Many of you who have gone car shopping have encountered some interesting characters on the sales-floor. But for the past four years Chevrolet has been taking advice from Mickey Mouse and Goofy in order to make your car-buying experience more pleasant. I guess it really is a small world after all.
According to Time Magazine, GM implemented a restructuring plan after the bankruptcy; the automaker had new focus on altering it's Chevrolet stores and modeling them after brands such as Apple, Starbucks, and McDonald's. When you walk into any of those stores, the look, the feel, and the interactions with staff are all fairly predictable. The structure gives customers a level of comfort, and has a positive impact on repeat sales. But selling cars is not the same as making latte. This new shift in sales training came from a brand that has mastered the art of "magical" customer service. Chevy sent there salespeople to Disney.
There, Chevrolet dealers are taught to act like theater actors: When they meet customers at the dealership, they're onstage playing the gracious host. Through this process, Chevy dealers learn the finer points of focusing on the customer, an art the Mouse House has perfected over the years.
At $2700-$2800 per participant, this training doesn't come cheap and don't expect to by greeted by sales staff in a costumes, though that may make for an interesting test drive. What Chevrolet is trying to do is move away from the stereotypes of slick salespeople, and more towards a model of assisting someone with their purchase. Of course when you have commissioned salespeople that make their money from each sale, this is very different than paying someone a flat wage regardless on how many iPads or cappuccinos they sell within a day.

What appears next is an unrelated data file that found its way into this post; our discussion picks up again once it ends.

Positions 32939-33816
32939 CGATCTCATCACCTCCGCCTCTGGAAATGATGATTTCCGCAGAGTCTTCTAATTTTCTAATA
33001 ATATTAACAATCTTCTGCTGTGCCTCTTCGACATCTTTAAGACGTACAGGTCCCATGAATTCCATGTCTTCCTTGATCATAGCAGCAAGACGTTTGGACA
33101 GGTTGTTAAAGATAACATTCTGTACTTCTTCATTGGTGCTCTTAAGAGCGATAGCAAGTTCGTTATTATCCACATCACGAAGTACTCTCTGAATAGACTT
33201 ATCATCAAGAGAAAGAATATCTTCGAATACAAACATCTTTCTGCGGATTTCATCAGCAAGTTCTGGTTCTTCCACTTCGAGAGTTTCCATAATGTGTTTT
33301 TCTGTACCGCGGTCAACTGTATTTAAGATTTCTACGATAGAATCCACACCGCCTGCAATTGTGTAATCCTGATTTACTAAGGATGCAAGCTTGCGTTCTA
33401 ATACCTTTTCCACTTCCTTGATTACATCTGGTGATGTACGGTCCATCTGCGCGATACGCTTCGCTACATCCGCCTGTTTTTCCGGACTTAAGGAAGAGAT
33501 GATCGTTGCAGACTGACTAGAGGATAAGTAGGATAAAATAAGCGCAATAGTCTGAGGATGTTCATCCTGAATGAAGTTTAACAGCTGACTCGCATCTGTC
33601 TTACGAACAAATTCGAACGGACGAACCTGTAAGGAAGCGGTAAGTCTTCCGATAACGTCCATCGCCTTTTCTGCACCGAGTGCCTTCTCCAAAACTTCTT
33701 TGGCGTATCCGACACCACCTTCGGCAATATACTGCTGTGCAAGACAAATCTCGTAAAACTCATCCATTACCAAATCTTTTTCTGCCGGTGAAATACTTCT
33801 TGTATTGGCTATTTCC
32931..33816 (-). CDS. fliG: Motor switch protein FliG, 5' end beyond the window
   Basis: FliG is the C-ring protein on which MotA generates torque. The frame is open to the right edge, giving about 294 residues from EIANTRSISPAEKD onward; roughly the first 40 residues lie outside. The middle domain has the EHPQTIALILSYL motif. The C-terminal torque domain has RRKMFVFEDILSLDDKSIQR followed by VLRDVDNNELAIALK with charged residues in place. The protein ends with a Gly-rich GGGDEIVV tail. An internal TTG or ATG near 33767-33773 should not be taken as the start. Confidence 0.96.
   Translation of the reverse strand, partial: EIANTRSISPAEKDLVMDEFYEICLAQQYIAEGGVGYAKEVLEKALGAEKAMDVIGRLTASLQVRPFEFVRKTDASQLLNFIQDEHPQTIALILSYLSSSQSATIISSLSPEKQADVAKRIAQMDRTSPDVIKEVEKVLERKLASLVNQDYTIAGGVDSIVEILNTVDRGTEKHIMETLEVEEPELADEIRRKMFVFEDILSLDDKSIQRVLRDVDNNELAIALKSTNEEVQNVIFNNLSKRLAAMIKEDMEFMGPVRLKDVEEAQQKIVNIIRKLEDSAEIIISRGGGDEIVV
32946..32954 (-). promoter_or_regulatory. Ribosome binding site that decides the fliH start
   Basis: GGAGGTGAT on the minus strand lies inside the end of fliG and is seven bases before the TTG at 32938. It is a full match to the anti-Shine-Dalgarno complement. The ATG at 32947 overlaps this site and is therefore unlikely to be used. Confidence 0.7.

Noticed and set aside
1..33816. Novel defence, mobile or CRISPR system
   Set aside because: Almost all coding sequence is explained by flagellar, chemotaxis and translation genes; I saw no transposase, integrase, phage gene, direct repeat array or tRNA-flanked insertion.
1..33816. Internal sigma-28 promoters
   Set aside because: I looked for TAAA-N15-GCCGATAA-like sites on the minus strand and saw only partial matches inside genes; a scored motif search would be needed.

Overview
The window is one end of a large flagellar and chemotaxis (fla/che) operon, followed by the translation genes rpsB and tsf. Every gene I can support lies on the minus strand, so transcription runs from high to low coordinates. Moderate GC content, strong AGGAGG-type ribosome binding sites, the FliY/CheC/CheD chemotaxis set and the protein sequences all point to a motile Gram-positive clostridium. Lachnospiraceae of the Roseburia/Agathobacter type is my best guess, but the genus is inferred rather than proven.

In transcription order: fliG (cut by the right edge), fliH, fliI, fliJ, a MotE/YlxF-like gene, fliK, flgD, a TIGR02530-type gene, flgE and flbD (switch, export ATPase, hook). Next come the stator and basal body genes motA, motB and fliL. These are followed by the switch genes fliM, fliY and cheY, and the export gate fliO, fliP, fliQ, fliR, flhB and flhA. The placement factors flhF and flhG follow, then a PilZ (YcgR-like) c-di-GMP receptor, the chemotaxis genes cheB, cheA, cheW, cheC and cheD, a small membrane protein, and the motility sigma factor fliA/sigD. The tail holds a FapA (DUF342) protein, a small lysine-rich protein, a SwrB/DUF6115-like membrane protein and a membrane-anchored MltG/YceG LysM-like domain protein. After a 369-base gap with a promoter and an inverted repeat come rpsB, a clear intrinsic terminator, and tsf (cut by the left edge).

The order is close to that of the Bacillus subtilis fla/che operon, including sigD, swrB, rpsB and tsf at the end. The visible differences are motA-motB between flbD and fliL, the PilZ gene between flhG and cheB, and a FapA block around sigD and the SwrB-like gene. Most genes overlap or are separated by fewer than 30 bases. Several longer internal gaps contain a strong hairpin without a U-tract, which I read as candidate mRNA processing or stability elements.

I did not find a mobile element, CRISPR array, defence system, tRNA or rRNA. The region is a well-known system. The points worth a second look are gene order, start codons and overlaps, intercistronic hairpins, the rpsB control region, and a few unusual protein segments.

For many years dealerships have done things their own way with minimal influence from the automakers, but Chevrolet has realized the need for a more consistent buyer experience regardless of location. However, doing complete overhauls to dealerships is expensive and some long-standing locations can be resistant to change.
But to some dealers, the changes represent an overbearing attempt by GM to exert more control over how they run their businesses. A dealer in Oklahoma sold his dealership in 2012 when Chevrolet asked him to renovate it or risk losing $250,000 per quarter in dealer-excellence money from Chevrolet. A billionaire dealer in Miami, Norman Braman, sued GM over a separate program that he says would have withheld a bonus if he didn't place limestone on his Cadillac's store exterior. (A settlement was reached in 2013.) Joel Sassa, who runs Chevy's marketing in the New York metropolitan area, says many dealers went to the Disney training "kicking and screaming."
But if you talk to anyone who has been in auto sales for at least ten years, they will tell you that despite a few "stealerships" that are hanging on to old ways, most dealers have begun to adapt to a new kind of car buyer. Those that make the change in philosophy and scenery, have a better chance of selling a car to that all-important "millenial" buyer.
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